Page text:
Constitutional, Electoral processes must be independent of the regime

  • 8th May 2012
  • 2012
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There is no substance in Attorney General Aiyaz Khaiyum’s defence of his oversight over the elections office, said Labour Leader Mahendra Chaudhry.

“The involvement of his office in the electoral process is absolutely unethical and detracts from the requirement to keep the entire electoral process free from interference or control by the ‘government’ of the day,” Mr Chaudhry said.

The regime has a vested interest in the electoral outcome as it has made known its intention to contest the next elections.

Simply because irregularities were observed in the last (2006) general elections is no excuse for the independence of the Office of the Supervisor of Elections to be discarded – that would be warped logic.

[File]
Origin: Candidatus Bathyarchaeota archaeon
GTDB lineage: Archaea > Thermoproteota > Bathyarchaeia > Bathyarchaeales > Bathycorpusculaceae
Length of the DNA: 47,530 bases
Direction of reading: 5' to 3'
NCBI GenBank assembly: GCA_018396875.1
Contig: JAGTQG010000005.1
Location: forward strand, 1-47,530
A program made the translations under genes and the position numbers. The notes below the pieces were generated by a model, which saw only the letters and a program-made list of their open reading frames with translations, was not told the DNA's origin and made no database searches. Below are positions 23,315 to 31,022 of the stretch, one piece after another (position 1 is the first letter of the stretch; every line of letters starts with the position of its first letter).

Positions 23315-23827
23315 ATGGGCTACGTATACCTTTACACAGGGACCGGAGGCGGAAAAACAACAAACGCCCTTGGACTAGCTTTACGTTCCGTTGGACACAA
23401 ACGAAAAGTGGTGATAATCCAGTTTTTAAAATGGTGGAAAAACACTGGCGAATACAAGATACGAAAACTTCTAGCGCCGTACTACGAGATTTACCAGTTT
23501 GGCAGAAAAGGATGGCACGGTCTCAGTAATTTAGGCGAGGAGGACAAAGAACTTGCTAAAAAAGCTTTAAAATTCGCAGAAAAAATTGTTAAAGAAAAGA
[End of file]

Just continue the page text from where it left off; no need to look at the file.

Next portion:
The FLP has consistently maintained that, to be credible, the entire electoral process including voter registration, needs to be independent of the office of the Attorney General or any other arm of government.

Mr Chaudhry also took the opportunity to respond to Colonel Mosese Tikoitoga’s comment that the military intervention in 2006 was “because of corruption”.

“The rot set in around 2000 and the military acted only after they had endured a deteriorating situation over a long time, putting up with scams, corruption and bribery”, Col Tokoitoga was quoted as saying by the Fiji Sun (8/5/12).

A clean up campaign may have been part of the motivation behind the 2006 takeover, but the ground reality is that official corruption now is no less compared to the past.

Today there is absolutely no transparency in government’s dealings and there is no way of holding it accountable because government accounts and financial transactions are no longer made available for public scrutiny.

But reports of corrupt practices abound. These can only be verified once a constitutional government takes office following the restoration of democracy.